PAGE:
When your cancer was first diagnosed, your doctor talked to you
about a treatment plan. This may have involved surgery, radiation
therapy, chemotherapy, hormone therapy, and biologic
(immunotherapy), or some combination of those treatments.
All of these methods of treating cancer kill cells. In the
process of killing the cancer cells, some healthy cells are also
damaged. That is what causes the side effects of cancer treatment.
Side effects that can affect your ability to eat include:
loss of appetite
changes in weight (either losing or gaining weight)
sore mouth or throat
dental and gum problems
changes in sense of taste or smell
fatigue and/or depression
You may or may not have any of these side effects. Many factors
determine whether you will have any and how severe they will be.
These factors include the type of cancer you have, the part of your
body being treated, the type and length of treatment, and the dose
of treatment. The good news is that if you do have side effects
they can often be well-controlled. Most side effects also go away
after treatment ends. Your doctor or nurse can tell you more about
your chances of having side effects and what they might be
Nutrition Recommendations Can Be Different for Cancer
Recommendations about food and eating for cancer patients can
be very different from the usual suggestions for healthful eating.
This can be confusing for many patients because these new
suggestions may seem to be the opposite of what they've always
recommendations usually stress eating lots
of fruits, vegetables, and whole grain breads and cereals;
including a moderate amount of meat and dairy products; and cutting
back on fat, sugar, alcohol, and salt. More information and tips on
these recommendations are covered in the section
After Treatment Ends
Nutrition recommendations for cancer patients may focus on
helping you eat more higher
foods that emphasize
. Recommendations might include eating or drinking
more milk, cream, cheese, and cooked eggs. Other suggestions might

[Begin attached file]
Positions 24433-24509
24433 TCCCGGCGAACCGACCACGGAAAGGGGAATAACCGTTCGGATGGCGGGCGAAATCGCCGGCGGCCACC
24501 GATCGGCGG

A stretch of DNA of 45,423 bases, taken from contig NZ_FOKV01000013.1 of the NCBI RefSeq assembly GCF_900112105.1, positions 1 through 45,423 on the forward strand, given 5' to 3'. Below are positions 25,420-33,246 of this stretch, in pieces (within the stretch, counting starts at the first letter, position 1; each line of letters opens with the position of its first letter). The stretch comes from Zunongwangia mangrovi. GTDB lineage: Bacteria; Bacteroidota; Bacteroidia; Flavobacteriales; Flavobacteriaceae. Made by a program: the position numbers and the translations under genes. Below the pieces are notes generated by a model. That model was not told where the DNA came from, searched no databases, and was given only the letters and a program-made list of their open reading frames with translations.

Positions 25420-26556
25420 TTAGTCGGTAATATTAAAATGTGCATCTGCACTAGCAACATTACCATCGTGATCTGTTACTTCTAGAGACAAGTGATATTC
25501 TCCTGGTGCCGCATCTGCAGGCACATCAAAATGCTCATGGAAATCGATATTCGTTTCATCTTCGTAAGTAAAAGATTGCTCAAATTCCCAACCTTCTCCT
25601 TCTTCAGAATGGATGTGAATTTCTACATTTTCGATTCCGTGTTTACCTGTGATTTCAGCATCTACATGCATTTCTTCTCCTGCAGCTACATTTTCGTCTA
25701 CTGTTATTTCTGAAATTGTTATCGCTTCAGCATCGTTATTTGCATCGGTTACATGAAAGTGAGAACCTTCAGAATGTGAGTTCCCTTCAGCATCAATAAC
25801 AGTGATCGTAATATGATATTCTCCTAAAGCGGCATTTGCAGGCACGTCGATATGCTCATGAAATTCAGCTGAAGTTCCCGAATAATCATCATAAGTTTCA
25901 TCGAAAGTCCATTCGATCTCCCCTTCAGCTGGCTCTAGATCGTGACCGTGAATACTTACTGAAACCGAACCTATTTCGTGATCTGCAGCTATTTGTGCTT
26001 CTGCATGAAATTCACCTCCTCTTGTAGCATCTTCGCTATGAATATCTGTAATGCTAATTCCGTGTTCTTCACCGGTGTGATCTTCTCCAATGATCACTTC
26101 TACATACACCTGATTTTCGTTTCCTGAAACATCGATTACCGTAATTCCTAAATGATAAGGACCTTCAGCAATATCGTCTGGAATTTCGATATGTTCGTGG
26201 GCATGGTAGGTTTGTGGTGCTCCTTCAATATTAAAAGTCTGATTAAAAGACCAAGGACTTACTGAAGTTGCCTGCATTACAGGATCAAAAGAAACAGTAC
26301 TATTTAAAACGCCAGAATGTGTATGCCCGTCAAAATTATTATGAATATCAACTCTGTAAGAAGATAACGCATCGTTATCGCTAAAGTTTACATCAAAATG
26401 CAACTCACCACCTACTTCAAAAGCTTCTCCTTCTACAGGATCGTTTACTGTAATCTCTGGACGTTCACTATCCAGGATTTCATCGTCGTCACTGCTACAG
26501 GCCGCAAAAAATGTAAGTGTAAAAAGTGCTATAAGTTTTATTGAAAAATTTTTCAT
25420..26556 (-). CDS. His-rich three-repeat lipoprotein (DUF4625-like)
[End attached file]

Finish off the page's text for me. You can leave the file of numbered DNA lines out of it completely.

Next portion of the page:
include increasing your use of sauces and gravies, or changing your
cooking methods to include more butter, margarine, or oil.
Sometimes, nutrition recommendations for cancer patients suggest
that you eat less of certain
foods because these
foods can aggravate problems such as diarrhea or a sore mouth.
Nutrition recommendations for cancer patients are different
because they are designed to help build up your strength and help
you withstand the effects of your cancer and its treatment. When
you are healthy, eating enough food to get the
need is usually not a problem. During cancer treatment, however,
this can become a challenge, especially if you have side effects or
simply don't feel well.
Preparing Yourself for Cancer Treatment
Until your treatment actually starts, you won't know exactly what,
if any, side effects you may have or how you'll feel. One way to
prepare is to think of your treatment as a time for you to
concentrate on yourself and on getting well. Here are some other
ways to get ready:
Many people have few or no eating-related side effects. Even if
you do, they may be mild, and most go away after cancer treatment
ends. Also, there are new drugs now that can work well to control
Having a positive attitude, talking out your feelings, becoming
well-informed about your cancer and treatment, and planning ways to
cope can all help reduce worry and anxiety, make you feel more in
control, and help you keep your appetite.
Give food a chance. Even if you do have eating problems, you'll
have days when eating is a pleasure.
Eat a Healthy Diet
A healthy diet is vital for a person's body to work its best.
This is even more important for cancer patients.
If you've been eating a healthy diet, you'll go into treatment
with reserves to help keep up your strength, prevent body
from breaking down, rebuild tissue, and maintain your
People who eat well are better able to cope with side effects.
You may even be able to handle higher doses of certain treatments.
For example, we know that some cancer treatments are actually much
more effective if the patient is well-nourished and getting enough
calories and protein in his or her diet.
Don't be afraid to try new foods. Some things you may never
have liked before may taste good to you during treatment.
Stock the pantry and freezer with favorite foods so that you
won't need to shop as often. Include foods you know you can eat
even when you are sick.
Keep foods handy that need little or no preparation, for
example, pudding, peanut butter, tuna fish, cheese, and eggs.
Do some cooking in advance and freeze in meal-sized
Talk to friends or family members about helping with shopping
and cooking. Or, ask a friend or family member to manage that job
Talk to a registered dietitian about your concerns and what you
might expect. She or he can give you ideas and help you plan meals.
Ask for help in developing a grocery list with foods that might
help with potential side effects, such as constipation or nausea.
Ask about what has worked for other patients.
Please be aware that this information is provided to supplement the care
provided by your physician. It is neither intended nor implied to be a
substitute for professional medical advice. CALL YOUR HEALTHCARE PROVIDER
IMMEDIATELY IF YOU THINK YOU MAY HAVE A MEDICAL EMERGENCY. Always seek the
advice of your physician or other qualified health provider prior to
starting any new treatment or with any questions you may have regarding a